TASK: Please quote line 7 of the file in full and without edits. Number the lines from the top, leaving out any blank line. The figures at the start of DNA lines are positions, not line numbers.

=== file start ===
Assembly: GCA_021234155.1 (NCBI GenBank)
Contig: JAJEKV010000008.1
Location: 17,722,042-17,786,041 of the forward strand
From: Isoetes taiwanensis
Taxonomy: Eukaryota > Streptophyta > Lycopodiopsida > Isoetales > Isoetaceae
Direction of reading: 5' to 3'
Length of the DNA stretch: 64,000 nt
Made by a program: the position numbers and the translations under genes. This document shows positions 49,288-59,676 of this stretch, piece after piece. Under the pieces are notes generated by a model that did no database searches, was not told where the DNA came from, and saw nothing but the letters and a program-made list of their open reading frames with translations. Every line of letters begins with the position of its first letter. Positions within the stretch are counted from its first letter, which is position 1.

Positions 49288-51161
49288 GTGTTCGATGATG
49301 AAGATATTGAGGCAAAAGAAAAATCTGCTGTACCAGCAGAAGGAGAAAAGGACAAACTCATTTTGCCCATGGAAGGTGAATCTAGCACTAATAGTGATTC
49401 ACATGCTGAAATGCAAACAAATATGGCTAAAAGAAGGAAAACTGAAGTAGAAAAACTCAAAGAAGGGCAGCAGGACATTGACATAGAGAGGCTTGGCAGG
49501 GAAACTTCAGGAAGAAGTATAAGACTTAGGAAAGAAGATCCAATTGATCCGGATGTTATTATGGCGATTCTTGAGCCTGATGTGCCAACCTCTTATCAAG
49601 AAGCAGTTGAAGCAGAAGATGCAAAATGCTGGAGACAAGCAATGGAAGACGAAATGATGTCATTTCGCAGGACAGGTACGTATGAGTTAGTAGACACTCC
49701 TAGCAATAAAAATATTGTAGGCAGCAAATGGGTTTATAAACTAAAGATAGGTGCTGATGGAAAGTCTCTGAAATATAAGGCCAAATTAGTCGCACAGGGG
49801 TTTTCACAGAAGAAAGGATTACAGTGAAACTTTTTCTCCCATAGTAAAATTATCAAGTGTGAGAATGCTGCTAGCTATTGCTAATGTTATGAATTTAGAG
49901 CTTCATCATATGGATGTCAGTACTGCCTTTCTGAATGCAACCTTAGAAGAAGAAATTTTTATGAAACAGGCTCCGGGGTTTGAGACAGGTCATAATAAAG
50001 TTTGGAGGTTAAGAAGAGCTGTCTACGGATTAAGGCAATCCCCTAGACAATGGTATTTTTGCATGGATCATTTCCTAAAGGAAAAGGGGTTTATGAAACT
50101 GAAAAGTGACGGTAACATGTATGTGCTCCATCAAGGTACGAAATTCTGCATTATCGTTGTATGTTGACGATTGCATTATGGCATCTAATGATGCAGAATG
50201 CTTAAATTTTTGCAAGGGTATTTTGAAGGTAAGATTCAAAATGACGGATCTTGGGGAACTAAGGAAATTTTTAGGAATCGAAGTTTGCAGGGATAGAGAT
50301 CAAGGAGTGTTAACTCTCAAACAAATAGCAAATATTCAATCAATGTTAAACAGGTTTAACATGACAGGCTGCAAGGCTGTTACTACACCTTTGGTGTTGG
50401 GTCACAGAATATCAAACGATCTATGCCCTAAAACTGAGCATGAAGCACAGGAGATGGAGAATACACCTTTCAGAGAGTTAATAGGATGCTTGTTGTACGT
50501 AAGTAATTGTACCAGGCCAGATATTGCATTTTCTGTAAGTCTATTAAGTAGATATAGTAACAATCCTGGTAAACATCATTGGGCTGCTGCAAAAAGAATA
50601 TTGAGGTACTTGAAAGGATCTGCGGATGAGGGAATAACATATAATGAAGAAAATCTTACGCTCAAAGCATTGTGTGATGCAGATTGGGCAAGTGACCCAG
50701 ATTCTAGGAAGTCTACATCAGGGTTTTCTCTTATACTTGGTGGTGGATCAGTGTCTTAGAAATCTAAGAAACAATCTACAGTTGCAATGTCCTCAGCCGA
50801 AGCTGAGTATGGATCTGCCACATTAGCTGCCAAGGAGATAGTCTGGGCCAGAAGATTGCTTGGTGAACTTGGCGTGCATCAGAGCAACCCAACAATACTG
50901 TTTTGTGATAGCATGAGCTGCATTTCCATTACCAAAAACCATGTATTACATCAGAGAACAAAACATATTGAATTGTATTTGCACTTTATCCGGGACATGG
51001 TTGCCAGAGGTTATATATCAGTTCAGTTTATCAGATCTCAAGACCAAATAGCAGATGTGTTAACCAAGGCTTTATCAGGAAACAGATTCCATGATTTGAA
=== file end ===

Length of the DNA stretch: 64,000 nt